Tuesday, April 30, 2013

Book Thoughts - The Chalice by Nancy Bilyeau

The Chalice by Nancy Bilyeau
485 pages
published March 2013

Synopsis from publisher -

In 1538, England’s bloody power struggle between crown and cross threatens to tear the country apart. Novice Joanna Stafford has tasted the wrath of the royal court, discovered what lies within the king’s torture rooms, and escaped death at the hands of those desperate to possess the power of an ancient relic.

Even with all she has experienced, the quiet life is not for Joanna. Despite the possibilities of arrest and imprisonment, she becomes caught up in a shadowy international plot targeting Henry VIII himself. As the power plays turn vicious, Joanna realizes her role is more critical than she’d ever imagined. She must choose between those she loves most and assuming her part in a prophecy foretold by three seers. Repelled by violence, Joanna seizes a future with a man who loves her. But no matter how hard she tries, she cannot escape the spreading darkness of her destiny.

To learn the final, sinister piece of the prophecy, she flees across Europe with a corrupt spy sent by Spain. As she completes the puzzle in the dungeon of a twelfth-century Belgian fortress, Joanna realizes the life of Henry VIII as well as the future of Christendom are in her hands—hands that must someday hold the chalice that lies at the center of these deadly prophecies. . . .

My thoughts -

There were a lot of things I liked about The Chalice. I think Joanna Stafford is an extremely interesting heroine - Bilyeau has created for her an intriguing history and back story, and it is always entertaining to see what she will decide to do next. Bilyeau's pacing and narrative flow are perfect for this type of novel - nearly every chapter ends with me hardly able to wait to turn the pages.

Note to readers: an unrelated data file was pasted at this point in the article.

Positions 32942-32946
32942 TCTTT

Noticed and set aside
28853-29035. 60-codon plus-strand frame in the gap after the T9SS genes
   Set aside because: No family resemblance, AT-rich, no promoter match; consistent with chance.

And I LOVE that Bilyeau has found a way to do Tudor England historical fiction without the novel being about THE TUDORS. Because really, haven't we all read about 1,230 novels about Henry and Anne and Elizabeth at this point? By making the Tudor family drama mostly just part of the background, Bilyeau brings something new and fresh to a very heavily laden table. It's been a long time since I've thought about the Reformation from the Catholic perpective, and it's a fascinating and refreshing change.

However, I have to admit I was not as impressed with this novel as I had been with Bilyeau's first. There were just too many times that I felt the action nearing on implausible. Sometimes it seemed as thought Bilyeau was piling on danger after danger, just to figure out a way for Joanna to escape. I was quite intrigued by the broad story arc, but some of the individual scenes just read as too much high coincidence for me.

Since I enjoyed her first so much, however, I will definitely give the next book in the series a try. And, really, there are a LOT more glowing reviews out there that don't agree with me, so if it sounds like an interesting premise, give it a try!

Finished - 4/27/13
Source - review copy from publisher - thank you!
MPAA rating - R for violence and adult situations
My rating - 6/10

No comments: